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A soccer ball that survived the 1986 explosion of the space shuttle Challenger has completed a long journey — including a trip to the International Space Station — back to the high school where it came from.
One of the seven astronauts who died in the explosion was Ellison Onizuka, the first Asian-American in space. His daughter's high school soccer team had given him the ball to take on the mission.
Max Brodsky (@max_brodsky), features producer for ESPN's "E:60," tells Here & Now's Jeremy Hobson the message the team wrote on the ball is still readable today.
"It's pretty unbelievable. And that message says, 'Good luck shuttle crew,' " says Brodsky, who produced "Bonds of Earth," a new ESPN documentary on the ball and its story. "And even when you touch the ball now, little flakes kind of come off in your hands."
On how the ball survived the explosion intact
"That's a great question, and I think one that people who remember that day and remember watching it ask themselves, and the truth is I don't have a scientific or a logical explanation for you. It was something that they found floating in a black duffel bag on the Atlantic Ocean, part of the Coast Guard search and salvage operation to look through all the wreckage. It was with Ellison's personal flight kit. And they actually recovered a few other items that he had been bringing up there with them. One was a lotus flower, and another one was actually a football from the University of Colorado, where he went to school."
On the story behind the ball, and soccer's importance to Onizuka's family
"Both of Ellison's daughters, Janelle and Darien, they played soccer their whole lives. Ellison was very active in the soccer program. I believe he was a charter member of the booster club for the girls soccer team there. So he was a very familiar face around the team. And it's tradition in this area that when an astronaut goes up to space, he'll often ask organizations that are important in his life if they have any special mementos they want them to bring up.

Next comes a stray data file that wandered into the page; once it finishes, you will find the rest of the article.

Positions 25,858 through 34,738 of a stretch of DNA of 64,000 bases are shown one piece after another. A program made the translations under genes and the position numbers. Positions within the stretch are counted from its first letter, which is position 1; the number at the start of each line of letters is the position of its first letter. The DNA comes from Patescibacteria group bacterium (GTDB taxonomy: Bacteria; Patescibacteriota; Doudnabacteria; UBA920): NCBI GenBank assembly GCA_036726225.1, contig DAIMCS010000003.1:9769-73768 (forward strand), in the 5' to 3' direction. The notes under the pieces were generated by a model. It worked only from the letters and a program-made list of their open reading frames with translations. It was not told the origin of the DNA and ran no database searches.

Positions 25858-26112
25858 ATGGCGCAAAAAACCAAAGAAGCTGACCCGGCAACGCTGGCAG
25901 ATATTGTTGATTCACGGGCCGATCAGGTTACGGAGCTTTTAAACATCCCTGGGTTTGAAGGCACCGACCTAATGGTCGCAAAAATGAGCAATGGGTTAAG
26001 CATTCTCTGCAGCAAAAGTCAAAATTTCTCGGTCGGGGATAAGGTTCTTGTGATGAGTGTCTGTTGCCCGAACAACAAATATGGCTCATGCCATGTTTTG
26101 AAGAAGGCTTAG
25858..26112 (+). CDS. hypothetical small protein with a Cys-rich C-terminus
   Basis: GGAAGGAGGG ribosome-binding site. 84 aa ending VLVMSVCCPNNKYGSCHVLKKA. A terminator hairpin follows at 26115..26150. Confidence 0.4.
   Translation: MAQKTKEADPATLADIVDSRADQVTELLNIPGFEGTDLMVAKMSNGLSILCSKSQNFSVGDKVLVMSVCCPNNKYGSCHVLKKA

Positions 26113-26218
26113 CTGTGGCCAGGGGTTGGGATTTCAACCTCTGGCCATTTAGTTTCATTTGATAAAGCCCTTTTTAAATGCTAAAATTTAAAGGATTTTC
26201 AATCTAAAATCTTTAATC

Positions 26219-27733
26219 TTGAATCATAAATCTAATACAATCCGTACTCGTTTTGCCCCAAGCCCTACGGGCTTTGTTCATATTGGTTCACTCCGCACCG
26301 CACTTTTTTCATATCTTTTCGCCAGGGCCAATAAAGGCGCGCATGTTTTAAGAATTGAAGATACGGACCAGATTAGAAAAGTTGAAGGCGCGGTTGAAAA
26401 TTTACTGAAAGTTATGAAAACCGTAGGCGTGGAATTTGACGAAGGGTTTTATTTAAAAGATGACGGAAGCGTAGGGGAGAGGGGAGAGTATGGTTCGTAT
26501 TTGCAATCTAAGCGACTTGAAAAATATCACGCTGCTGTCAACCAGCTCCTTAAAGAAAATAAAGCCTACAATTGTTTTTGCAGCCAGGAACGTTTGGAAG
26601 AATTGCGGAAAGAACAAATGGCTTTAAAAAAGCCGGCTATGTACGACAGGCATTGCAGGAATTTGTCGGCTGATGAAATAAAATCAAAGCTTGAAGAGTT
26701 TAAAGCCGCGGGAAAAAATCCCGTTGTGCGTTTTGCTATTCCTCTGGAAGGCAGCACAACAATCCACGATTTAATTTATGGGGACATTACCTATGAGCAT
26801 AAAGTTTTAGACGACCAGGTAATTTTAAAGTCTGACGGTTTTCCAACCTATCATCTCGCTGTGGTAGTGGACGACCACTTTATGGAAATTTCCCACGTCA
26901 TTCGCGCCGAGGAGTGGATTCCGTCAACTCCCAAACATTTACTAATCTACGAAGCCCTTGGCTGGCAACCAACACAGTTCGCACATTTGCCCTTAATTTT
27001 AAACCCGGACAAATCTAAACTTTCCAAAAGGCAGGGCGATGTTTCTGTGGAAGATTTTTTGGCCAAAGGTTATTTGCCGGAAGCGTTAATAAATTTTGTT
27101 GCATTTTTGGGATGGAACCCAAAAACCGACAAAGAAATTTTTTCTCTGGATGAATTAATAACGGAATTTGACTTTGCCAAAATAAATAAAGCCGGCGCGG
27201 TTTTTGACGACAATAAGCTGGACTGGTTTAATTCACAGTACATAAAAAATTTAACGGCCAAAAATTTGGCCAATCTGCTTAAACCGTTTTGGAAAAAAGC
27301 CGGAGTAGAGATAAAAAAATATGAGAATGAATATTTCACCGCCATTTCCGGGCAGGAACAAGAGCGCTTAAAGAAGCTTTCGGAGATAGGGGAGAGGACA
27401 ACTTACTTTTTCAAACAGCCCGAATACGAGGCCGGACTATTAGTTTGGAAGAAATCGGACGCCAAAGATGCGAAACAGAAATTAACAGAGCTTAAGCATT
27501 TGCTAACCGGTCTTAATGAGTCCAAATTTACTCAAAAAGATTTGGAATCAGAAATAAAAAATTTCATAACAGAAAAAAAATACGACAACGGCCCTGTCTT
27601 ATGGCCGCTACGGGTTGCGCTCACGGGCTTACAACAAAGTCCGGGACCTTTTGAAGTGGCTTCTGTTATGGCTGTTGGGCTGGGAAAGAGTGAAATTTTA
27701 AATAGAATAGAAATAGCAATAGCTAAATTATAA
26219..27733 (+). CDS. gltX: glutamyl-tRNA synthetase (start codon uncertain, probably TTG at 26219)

"So he went to his daughters' school, Clear Lake High School, which is about a mile down the road from Johnson Space Center in Houston — and it's really the high school where the children of astronauts go and the family of all the people who work at NASA, so it's very much a NASA high school. So he came to the high school and said, 'Is there anything you guys want me to bring?' And his daughter suggested a soccer ball signed by her team. I know he picked it up a few days before heading out to the Challenger launch. And it's one of the last memories that Janelle has of her father, is him coming to get that signed ball from the field."
On the ball's discovery years later on top of a filing cabinet
"As with many schools, there's lots of construction going on, there's lots of turnover with the administration and with the folks who work there, and I think as time went on, it got lost in the shuffle. They have a lot of NASA memorabilia there. Again, it's kind of the NASA high school right next to the Johnson Space Center there. And so it kind of got lost in the shuffle with a lot of this memorabilia until their soccer coach found it on top of a filing cabinet back in 2000. He actually had a very interesting connection to the ball himself.
"His name is Jered Shriver, and his father, Loren Shriver, was an astronaut. And Lornen Shriver flew with Ellison Onizuka on Ellison's first mission back in 1985, about a year before the Challenger. So the two families became very close. Jered was friends with Ellison's daughters, and his sister was actually on that soccer team that signed the ball. So when he found it on that filing cabinet, he said he was looking at the writing on it, couldn't really make it out, and then he sees his sister's signature and it all kind of clicked on what this ball was, and he recognized the tremendous meaning behind it and was able to save it from potentially getting lost forever."
On where the ball is displayed now
"The ball is now very prominently displayed just inside the main entrance of Clear Lake High School. It's in a big new glass case with a picture of the Challenger flight crew. It's got a little plaque that says the original date that it was supposed to go up to space, when it actually did and then when it was dedicated back to the school this past fall. So it's something I think the students are much more aware of, and that they display very proudly in the school."
This segment aired on July 9, 2018.
- NASA Astronaut Ellison Onizuka's Soccer Ball That Survived The Challenger Explosion
- 30 Years After Challenger Explosion, Locals Remember Christa McAuliffe
- 30 Years After Explosion, Challenger Engineer Still Blames Himself
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